However, a recent study did not find 'members of the Irish Republican Army (IRA) to be emotionally disturbed' (Reich, p. 26).
As with the KKK, the IRA trains its members in several types of terrorist actions. Ambush tactics are taught to IRA recruits; they learn how to stalk and attack targets and how to rapidly flee unnoticed. IRA members are trained in the use of a wide range of weaponry and explosives. Similar to the KKK, they are trained in para-military operations. On the training agenda of IRA members is the construction of napalm bombs. Trainees are instructed on the art of torture and are able to practice such skills on prisoners.
Since its inception, the IRA called on the community at large for its support. This synchronization was integral to the organization's cause: the reunification of Ireland and freedom of Roman Catholics. Thus, religion was the common denominator in eliciting widespread support. Hunger strikes have also been a way in which the IRA seeks community backing and action, something absent on the KKK schedule of activities. Battles near the boarder have caught the attention of and influenced society. Car bombs are another method of obtaining social compliance. In particular, the IRA views such destruction and the subsequent expense to repair it sufficient motivation for British government to withdraw.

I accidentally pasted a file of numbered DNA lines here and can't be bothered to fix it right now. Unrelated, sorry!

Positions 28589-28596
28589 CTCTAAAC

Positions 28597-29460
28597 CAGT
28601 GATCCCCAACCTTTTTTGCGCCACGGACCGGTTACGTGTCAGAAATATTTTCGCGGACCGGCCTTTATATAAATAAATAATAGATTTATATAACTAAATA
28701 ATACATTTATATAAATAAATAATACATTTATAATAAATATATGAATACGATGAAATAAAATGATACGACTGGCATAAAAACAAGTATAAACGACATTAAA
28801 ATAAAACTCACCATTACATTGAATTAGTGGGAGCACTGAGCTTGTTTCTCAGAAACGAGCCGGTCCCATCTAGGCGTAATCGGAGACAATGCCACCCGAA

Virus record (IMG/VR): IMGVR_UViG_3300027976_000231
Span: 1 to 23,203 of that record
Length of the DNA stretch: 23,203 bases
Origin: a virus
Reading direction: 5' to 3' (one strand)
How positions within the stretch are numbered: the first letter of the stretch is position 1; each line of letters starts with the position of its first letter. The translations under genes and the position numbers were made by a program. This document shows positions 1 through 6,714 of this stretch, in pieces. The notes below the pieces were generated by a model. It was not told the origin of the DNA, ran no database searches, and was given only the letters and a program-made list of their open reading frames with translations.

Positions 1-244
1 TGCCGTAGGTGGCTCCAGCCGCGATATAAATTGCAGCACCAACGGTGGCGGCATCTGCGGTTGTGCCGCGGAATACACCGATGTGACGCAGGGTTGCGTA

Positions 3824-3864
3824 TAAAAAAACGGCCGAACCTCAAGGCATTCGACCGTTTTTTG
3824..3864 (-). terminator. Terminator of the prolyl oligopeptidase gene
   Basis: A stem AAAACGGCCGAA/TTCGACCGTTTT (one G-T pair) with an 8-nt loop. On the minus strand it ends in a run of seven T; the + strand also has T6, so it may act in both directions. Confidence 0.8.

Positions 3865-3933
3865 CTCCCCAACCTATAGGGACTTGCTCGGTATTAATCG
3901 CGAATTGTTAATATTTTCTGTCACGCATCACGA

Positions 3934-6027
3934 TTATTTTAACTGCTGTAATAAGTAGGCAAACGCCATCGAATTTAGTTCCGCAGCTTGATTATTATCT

The IRA targets police, British officials and military establishments, economic centers, and civilians; targets have been in both Northern Ireland and Great Britain. The IRA focus on mainly government institutions and representatives is different from that of the Ku Klux Klan. However, like the KKK, IRA terrorist activities include bombings and executions. Many homes and important buildings were burned during early IRA history, targeting those who disagreed with their movement or those who supported the British. The practice of maltreating and even killing British security sympathizers continues. What's more, the IRA engages in 'kidnappings, punishment beatings, extortion, smuggling, and robberies' (Federation of American Scientists). The IRA claims its actions are not indiscriminate and thoughtless; on the contrary, they state 'the violence has been used for a purpose....[it] is used as a communicative device' (Arthur, 1998).
Social conditions aid the IRA in numerous ways. Naturally, the separation of Ireland prompted the movement. Besides British's refusal of Irish unification, British policies in Ireland have also spurred IRA reactionary activities. During a period of violence, British officials jailed many IRA members; this was viewed by the terrorist organization as yet another instance of discrimination. As a result, scores of new recruits swelled the IRA membership. In fact, any British activity that can be readily identified as unjust to the IRA cause is likely to gather support and provide it additional members.